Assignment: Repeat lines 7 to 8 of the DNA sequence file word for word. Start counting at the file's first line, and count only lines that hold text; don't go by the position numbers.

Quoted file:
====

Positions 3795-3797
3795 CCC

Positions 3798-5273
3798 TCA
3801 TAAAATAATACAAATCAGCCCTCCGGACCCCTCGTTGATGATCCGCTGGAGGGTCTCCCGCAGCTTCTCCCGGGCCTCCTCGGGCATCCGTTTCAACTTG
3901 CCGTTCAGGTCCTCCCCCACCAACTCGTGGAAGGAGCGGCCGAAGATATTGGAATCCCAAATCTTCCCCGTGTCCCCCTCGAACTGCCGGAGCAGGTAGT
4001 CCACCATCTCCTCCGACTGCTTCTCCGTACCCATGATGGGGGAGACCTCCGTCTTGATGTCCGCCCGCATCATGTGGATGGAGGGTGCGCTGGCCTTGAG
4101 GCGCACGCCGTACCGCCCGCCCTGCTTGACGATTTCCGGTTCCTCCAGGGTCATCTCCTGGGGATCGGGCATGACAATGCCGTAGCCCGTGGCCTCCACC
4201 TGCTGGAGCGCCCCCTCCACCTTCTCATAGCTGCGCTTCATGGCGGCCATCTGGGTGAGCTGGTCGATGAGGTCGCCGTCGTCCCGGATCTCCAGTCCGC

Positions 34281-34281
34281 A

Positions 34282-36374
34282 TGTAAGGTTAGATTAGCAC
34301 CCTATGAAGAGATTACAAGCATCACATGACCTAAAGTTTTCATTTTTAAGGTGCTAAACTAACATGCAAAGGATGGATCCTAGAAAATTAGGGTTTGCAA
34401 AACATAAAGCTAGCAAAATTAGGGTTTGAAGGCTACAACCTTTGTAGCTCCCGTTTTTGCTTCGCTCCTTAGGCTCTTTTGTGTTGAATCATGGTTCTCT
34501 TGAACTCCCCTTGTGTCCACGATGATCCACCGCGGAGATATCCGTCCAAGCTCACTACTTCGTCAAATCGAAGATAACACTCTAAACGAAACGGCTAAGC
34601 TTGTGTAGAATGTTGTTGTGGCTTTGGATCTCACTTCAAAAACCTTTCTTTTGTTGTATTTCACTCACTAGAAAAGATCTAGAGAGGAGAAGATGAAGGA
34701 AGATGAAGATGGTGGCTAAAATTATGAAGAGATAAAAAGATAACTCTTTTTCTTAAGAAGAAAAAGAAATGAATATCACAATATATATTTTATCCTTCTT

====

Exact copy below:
4001 CCACCATCTCCTCCGACTGCTTCTCCGTACCCATGATGGGGGAGACCTCCGTCTTGATGTCCGCCCGCATCATGTGGATGGAGGGTGCGCTGGCCTTGAG
4101 GCGCACGCCGTACCGCCCGCCCTGCTTGACGATTTCCGGTTCCTCCAGGGTCATCTCCTGGGGATCGGGCATGACAATGCCGTAGCCCGTGGCCTCCACC